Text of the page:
Wednesday, February 01, 2006

Kelly's Korner - The Rule of 78

Can you explain the Rule of 78 and when is it applicable?

The Rule of 78 is used to determine earned and unearned insurance premium amounts when, for example, a loan is prepaid or a customer no longer desires the coverage and requests policy cancellation.

The premium funds are always refunded in reverse cash flow order. In other words, since the lender paid the dealer for the insurance premium, refunds are returned to the lender and applied to the balance of the customer’s loan.

Let’s use a credit life insurance policy to illustrate the Rule of 78:

• The contract premium was $400.00. (I made up the number.)

• The loan period was 60 months.

• The loan has been active for 28 months, 16 days.

• The customer comes into the dealership to request a cancellation since he is trading in the vehicle.

There are Four steps we need to take to calculate the Rule of 78.

Step 1:

[60 (60+1) / 2 = 1830]

Step 2:

Calculate the sum of the digits for the TIME REMAINING. 28 months, 16 days will be considered as 29 months. [60-29=31]

Sum of the digits for the time remaining: [31(31+1) / 2 = 496]

Step 3:

The sum of the digits for the time remaining, divided by the sum of the digits for the original term, equals the percentage of unearned premium to refund to the lender and apply to the customer loan.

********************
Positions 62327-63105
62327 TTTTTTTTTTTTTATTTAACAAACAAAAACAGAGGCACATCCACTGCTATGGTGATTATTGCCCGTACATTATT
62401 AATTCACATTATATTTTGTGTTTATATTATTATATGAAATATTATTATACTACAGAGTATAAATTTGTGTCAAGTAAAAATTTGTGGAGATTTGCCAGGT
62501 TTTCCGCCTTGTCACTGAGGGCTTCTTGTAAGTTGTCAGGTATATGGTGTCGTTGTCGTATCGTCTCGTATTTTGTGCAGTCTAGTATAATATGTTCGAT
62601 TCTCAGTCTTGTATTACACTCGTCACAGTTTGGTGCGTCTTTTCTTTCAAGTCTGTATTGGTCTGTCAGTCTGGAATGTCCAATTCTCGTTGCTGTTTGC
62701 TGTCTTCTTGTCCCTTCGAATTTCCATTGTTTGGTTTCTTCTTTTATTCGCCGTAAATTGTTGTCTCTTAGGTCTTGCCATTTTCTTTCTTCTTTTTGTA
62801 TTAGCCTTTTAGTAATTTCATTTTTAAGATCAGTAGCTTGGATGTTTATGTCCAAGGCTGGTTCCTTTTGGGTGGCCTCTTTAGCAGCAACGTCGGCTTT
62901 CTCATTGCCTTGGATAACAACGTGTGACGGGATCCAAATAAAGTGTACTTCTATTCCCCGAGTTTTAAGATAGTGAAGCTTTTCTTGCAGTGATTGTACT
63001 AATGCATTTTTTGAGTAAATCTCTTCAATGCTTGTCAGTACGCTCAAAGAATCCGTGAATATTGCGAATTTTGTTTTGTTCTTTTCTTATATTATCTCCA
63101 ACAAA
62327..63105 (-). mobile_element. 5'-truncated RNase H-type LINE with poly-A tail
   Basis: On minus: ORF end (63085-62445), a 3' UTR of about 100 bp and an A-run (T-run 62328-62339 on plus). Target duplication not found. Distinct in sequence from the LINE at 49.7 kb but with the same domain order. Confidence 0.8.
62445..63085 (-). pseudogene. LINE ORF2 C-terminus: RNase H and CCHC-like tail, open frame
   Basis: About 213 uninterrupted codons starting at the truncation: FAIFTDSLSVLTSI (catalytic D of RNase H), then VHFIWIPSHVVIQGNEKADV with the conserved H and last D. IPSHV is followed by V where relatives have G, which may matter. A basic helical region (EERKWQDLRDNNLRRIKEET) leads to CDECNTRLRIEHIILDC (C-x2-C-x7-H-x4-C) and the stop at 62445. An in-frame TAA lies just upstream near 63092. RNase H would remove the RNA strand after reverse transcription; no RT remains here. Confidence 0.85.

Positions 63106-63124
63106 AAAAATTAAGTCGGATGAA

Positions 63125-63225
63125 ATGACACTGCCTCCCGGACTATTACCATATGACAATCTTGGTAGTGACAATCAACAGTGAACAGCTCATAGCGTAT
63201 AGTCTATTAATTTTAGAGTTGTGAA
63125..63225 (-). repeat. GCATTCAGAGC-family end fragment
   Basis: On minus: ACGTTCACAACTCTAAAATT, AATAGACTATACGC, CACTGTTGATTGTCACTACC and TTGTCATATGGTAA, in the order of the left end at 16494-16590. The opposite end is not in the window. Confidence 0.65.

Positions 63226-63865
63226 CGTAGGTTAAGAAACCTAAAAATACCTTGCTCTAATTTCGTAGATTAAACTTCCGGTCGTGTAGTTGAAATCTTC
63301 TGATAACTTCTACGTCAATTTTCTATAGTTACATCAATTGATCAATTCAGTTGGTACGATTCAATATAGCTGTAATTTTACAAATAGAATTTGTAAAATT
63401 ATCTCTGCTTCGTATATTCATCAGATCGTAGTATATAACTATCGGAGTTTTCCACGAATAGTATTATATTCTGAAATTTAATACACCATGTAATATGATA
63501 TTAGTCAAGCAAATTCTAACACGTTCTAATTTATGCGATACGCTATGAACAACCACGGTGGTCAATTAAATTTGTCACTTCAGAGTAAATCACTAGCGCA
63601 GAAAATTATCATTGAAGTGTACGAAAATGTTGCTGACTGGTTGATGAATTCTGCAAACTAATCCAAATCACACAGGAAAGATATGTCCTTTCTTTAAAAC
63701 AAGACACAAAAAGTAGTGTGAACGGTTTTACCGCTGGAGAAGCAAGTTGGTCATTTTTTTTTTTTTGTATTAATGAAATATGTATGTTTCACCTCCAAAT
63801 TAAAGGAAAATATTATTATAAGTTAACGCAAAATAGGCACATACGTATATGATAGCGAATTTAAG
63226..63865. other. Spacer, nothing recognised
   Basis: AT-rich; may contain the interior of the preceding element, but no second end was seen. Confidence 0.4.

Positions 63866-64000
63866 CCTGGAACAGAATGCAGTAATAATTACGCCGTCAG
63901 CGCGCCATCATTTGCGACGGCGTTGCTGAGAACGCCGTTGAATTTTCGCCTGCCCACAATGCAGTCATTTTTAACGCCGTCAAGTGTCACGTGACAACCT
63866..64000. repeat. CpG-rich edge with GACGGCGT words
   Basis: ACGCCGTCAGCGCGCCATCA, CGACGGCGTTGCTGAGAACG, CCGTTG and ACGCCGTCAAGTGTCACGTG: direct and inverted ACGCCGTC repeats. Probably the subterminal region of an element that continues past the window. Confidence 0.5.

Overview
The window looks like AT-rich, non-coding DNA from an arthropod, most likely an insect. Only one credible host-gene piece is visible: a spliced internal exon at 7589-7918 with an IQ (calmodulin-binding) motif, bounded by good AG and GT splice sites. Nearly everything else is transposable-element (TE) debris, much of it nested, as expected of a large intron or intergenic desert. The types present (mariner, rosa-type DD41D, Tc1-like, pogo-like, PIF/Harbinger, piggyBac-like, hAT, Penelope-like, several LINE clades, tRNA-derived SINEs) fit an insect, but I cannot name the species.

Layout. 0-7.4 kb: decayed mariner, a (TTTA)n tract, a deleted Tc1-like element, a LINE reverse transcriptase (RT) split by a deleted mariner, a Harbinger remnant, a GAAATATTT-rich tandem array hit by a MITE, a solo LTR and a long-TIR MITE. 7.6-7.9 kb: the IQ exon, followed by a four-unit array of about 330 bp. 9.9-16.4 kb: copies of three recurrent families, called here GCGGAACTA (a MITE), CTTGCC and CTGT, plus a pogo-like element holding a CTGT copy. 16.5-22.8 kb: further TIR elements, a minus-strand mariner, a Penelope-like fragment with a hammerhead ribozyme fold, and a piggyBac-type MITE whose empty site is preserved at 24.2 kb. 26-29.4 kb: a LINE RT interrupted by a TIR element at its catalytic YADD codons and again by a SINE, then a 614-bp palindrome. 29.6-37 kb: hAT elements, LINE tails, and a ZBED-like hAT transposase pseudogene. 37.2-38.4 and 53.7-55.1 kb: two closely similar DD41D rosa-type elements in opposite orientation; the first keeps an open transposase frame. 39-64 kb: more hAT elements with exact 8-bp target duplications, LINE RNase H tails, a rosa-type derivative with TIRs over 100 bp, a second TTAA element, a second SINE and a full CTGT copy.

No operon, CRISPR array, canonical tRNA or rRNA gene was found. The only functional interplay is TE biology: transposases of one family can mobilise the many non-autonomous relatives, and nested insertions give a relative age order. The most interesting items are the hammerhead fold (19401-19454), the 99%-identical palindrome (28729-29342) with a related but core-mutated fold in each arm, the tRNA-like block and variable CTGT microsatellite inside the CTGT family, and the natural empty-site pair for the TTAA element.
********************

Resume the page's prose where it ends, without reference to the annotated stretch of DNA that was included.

[496/1830 = .2710]

Step 4:

Multiply the original premium ($400) by the refund percentage (.2710) to determine the dollar amount to refund to the lender.

[$400 X .2710 = $108.52]

Depending on the state, service contracts can be cancelled using Rule of 78 time. Service contracts can also use the “pro-rata” or “mileage method” to determine the refund amount.

In Oregon and California, accident and health insurance are cancelled according to the “Rule of Anticipation”. All other states use the Rule of 78 to calculate the refund.

Tire and rim protection (road hazard) and roadside assistance policies are typically cancelled according to “Pro-Rata” time.

In all cases, read your policies to identify which method the company utilizes to calculate refunds.

A cancellation fee may also apply to service contracts and road hazard products. Be sure to locate this information in the policy so that you can inform your customer. Cancellation fees do not apply to credit life policies.

Obtain the customer’s signature to authorize a policy cancellation. Send the refund to the lender unless the customer can verify that the loan is satisfied and the refund should go to the customer.

Refunds represent a loss of revenue to the dealership and to the insurance company. Accuracy and verification will count.

“Kelly’s Korner” Column, OIADA Squeaky Wheel Newsletter, January 2006, p. 33